Behold the two artworks above. The one on the left appears like a standard sculpture, a three-dimensional rendering of a mustachioed man’s face. The sculpture on the right, however, appears more like a flat, black blob.
Yet in fact, you are looking at two identically shaped, three-dimensional sculptures; when the two are viewed from a different angle, you can see the same bulges and curves in both. The sculpture on the right just happens to be really, really, really black. A black so black everything made in the material appears completely flat and empty.
In 2014, a color formerly known as the “world’s blackest black” was developed by a U.K. nanotech company called Surrey NanoSystems. Officially called “Vantablack,” the material is made from densely packed carbon nanotubes in a special high-heat chamber. The resulting dark matter is incredibly non-reflective, absorbing 99.96 percent of the light that hits it.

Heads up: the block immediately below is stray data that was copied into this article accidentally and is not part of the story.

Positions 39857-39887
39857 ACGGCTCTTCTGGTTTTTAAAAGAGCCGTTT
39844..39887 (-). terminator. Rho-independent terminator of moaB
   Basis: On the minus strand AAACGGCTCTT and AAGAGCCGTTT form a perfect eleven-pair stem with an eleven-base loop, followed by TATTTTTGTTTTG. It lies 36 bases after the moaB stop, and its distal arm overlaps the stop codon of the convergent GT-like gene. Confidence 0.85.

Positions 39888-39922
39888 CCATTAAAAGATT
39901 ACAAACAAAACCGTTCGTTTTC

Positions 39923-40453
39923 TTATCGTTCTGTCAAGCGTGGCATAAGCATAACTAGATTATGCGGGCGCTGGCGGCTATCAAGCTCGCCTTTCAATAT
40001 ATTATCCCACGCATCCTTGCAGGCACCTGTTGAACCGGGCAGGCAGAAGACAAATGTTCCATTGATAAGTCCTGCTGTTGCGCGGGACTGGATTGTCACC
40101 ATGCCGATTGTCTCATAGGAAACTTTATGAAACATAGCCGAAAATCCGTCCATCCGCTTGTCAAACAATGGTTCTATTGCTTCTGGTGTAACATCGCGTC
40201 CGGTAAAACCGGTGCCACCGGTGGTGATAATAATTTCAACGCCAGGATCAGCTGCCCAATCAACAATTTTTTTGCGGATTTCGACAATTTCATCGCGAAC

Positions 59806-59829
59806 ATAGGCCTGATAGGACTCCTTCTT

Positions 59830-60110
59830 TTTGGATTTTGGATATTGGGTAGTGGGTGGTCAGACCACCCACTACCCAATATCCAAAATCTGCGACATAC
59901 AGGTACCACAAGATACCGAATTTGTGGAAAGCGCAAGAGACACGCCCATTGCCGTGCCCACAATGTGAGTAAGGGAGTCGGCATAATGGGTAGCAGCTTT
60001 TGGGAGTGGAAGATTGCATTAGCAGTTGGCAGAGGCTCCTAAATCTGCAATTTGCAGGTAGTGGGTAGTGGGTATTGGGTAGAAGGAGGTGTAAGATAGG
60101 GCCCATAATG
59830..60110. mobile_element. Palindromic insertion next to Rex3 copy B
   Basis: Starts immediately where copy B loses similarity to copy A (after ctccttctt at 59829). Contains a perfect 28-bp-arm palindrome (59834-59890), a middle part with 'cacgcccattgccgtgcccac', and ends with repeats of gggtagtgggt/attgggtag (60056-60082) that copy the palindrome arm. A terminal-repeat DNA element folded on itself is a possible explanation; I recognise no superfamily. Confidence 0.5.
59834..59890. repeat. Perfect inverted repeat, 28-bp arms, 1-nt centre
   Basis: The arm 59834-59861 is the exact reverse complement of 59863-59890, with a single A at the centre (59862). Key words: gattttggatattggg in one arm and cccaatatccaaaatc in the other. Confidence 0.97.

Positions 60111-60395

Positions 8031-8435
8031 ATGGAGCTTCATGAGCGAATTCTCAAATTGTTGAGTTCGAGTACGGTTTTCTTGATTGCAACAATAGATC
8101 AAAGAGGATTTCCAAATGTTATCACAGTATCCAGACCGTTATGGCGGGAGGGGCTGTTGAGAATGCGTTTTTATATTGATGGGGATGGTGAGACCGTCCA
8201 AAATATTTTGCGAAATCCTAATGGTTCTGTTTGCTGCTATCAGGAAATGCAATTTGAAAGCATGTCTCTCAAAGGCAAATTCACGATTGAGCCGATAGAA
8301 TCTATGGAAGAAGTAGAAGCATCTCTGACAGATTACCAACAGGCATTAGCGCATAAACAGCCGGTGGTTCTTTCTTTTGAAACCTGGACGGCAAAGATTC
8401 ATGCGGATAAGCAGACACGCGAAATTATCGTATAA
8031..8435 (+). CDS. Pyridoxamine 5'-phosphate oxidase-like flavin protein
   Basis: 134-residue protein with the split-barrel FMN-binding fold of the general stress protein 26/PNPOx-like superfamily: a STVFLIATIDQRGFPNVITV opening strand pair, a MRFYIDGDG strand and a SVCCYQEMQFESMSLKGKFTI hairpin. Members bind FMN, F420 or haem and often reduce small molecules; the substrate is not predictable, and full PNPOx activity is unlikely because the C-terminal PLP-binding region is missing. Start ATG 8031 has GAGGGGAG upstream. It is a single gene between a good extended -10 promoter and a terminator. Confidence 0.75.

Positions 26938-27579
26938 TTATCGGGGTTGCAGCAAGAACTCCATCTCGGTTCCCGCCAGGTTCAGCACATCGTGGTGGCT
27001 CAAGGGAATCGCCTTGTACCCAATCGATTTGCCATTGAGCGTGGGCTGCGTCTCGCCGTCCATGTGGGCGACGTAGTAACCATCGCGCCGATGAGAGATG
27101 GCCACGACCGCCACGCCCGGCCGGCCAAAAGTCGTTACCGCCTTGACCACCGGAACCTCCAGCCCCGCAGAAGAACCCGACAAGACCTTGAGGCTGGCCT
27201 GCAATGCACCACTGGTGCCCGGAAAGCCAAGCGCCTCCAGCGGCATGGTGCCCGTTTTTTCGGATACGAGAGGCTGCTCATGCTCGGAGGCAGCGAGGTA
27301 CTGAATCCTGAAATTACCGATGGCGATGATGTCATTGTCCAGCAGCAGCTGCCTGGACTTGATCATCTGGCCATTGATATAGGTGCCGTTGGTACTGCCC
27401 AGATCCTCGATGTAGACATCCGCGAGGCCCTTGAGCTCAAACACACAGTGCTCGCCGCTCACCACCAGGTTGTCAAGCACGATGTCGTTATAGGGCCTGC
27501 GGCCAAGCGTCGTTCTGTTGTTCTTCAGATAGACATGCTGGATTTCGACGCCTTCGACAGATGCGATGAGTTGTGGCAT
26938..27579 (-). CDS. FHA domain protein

The art world became invested in the very black black after British sculptor Anish Kapoor seized exclusive rights to the material. He described it to artnet News as “the blackest material in the universe after a black hole. It’s literally as if you could disappear into it.” But now even Kapoor’s pigment is runner-up to Vantablack 2.0, which researchers describe as a “coating so black that our spectrometers can’t measure it!”
The product, which is still in development and not yet released, is described by Surrey NanoSystems as “a new non-nanotube coating.” They also noted that, while original Vantablack is a “free space material that doesn’t tolerate handling,” the new edition is “a solid coating that is far more tolerant.”
Or, in non-science terms, as artnet put it, “it eats lasers and flattens reality.” Sick.
See the blacker than blackest black black in action in the video below. Whether or not scientists will ever create an even more glittery glitter has yet to be determined.
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